Edit: This post was written just before Thanksgiving 2005, so it’s a bit outdated. My grandparents had come to visit from Puerto Rico and I got a chance to spend a couple of days with them, something I hadn’t done since summer of 2001. This post is one of a few I still have in the backend which chronicles some of my thoughts on our conversations. It’s not a story, just a set of observations based on a conversation I had with that day. While it looks like I never quite finished what I was thinking, since this took place over a year ago, I won’t attempt to complete it, since I don’t suppose the same thought process I had I would have now.
It’s kind of funny. I listen to my grandmother talk, and realize that she is like every other human being on the planet, interested in herself and her experiences first and foremost. (If you’ve ever read Dale Carnegie’s How to Win Friends and Influence People, you’ll know exactly what I’m talking about.) Not being selfish or greedy, mind you, but I mean when talking, she often talks about how she’s either been wronged and how she handled it, or how other have been wronged and she went in to rectify the situation. I first really noticed this when she started talking about some of the Cuban ladies she’s met living in Puerto Rico.
Her opinion on Cubans, shared with me last night, isn’t exactly the most “enlightened”. Specifically, she claimed that Cuban women will tend to charm men and take them away from their wives. (She said this when taking to me and The Wife, who was just then getting a crash course on Puerto Rican Spanish.) After a bit, I found out why she had that opinion: my aunt’s (her daughter’s) ex-husband divorced her to be with a Cuban lady who eventually left him and took half his stuff.
Yeah, that’ll leave a bad taste in anyone’s mouth.
My grandfather, on the other hand, has a high opinion of the Cuban business men in Puerto Rico. Being a businessman himself, I’m not surprised.
It’s funny, though: I listen to them and think about all the “enlightenment” (and I use the term loosely) of our age, and all accumulated wisdom of their years. It’s a bit of a conflict, really. While I love that they share their stories about the past, and learn from those, I also find myself dissecting a lot of the knowledge with the wisdom (or lack of foolishness, to be more accurate, because there’s plenty of that to go around) I’ve accumulated in my quarter century on this planet. For example, my grandmother’s opinion and my opinion on Cuban women is very different. While she thinks of them as being no better than temptresses, most of the Cuban women I know are rather respectable, at least no less so than any other type of woman.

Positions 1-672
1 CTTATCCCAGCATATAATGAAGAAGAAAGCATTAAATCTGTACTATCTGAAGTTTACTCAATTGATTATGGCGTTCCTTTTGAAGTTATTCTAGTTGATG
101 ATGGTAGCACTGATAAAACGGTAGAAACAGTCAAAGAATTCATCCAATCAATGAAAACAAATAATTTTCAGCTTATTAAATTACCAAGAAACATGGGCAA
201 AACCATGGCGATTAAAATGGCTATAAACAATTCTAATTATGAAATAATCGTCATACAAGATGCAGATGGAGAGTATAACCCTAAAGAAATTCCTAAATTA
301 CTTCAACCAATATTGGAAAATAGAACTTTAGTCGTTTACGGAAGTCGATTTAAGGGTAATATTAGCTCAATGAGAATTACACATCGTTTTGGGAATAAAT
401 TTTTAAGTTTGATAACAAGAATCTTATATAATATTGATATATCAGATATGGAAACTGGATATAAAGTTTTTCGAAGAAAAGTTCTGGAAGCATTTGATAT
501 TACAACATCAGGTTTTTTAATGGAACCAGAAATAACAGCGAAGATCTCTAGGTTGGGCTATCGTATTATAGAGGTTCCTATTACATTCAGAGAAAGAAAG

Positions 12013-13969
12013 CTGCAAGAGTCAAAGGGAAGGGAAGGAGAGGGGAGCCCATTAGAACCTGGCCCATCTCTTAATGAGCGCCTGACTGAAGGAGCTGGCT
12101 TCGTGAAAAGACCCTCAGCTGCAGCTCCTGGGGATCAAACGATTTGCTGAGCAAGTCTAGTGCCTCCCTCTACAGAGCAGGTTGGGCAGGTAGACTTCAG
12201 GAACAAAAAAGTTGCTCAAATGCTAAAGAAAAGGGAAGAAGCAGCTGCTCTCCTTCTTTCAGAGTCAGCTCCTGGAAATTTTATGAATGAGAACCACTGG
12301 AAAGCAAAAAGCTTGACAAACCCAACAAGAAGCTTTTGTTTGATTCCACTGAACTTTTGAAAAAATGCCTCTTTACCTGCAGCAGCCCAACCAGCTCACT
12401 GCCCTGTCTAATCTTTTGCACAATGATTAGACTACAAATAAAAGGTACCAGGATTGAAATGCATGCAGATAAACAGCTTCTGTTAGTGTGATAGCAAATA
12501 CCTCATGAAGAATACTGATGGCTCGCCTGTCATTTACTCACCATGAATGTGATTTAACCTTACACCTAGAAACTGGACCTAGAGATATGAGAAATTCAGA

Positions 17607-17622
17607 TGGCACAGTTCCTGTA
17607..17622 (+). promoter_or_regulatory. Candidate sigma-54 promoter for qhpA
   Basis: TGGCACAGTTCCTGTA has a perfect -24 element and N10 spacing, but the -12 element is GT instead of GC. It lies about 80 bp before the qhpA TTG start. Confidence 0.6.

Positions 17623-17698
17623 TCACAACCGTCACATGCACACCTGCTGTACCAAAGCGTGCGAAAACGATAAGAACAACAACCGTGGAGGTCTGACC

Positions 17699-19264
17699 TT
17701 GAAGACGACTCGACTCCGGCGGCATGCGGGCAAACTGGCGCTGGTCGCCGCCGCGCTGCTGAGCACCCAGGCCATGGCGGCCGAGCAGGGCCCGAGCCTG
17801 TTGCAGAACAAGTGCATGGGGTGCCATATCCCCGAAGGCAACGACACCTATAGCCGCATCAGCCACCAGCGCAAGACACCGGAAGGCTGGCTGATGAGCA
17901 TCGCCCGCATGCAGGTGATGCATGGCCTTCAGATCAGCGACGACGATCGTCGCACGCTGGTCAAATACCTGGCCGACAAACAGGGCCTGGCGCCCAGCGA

Another thing I’ve put under the scrutiny knife is her mistrust of my parents’ house-help. My grandmother has been complaining for hours about how she can’t find her rings, and has taken upon herself to inform the rest of us that the help has stolen them. She says it has to be them because my mother decided to allow them to stay in the house while we were all gone, and of course we all know that the “poor trash” taking care of the house isn’t above petty and ill-gotten gains for their financial betterment, even if it would mean a swift firing.
I, like the rest of the family, simply thought that she just couldn’t remember what she did with them. We were right. Two hours later, she found the rings.
In addition to that — or maybe because of it — my grandparents also don’t have a high opinion on Cuban Spanish, claiming that Puerto Rican Spanish is much more beautiful. Not the jibaro (hee-bah-roh) or “hick” Spanish which tends to be associated with Puerto Ricans (like the hillbilly twang is associated with Americans), which most famously includes the use of back-of-the-throat pronounciation of double-r words (perro, carro, etc.), but the civilized Puerto Rican Spanish, the one which doesn’t require any phlegm. Frankly, I don’t exactly agree with them here. Although the Puerto Rican accent sounds like “perfect” Spanish to me — it was what I was raised on — the cleanest Spanish speakers in Latin America are probably the Colombians and Costa Ricans. These, I’ve found, are by far the closest to the Castilian Spanish spoken in Spain, while being even more devoid of identifying accents. That said, I’d take Puerto Rican Spanish over any other almost any day.
Through this entire conversation, I also learned that there are a lot of Cubans in Puerto Rico, most of them from the pre-Castro era, most of who hate and loathe what Castro’s done, even going so far as to create conspiracy theories involving Castro and the 9/11 attacks. My grandfather apparently spends a good amount of time with them, I suppose, which is why he spends so much of his time talking about Cuban politics (or the lack thereof).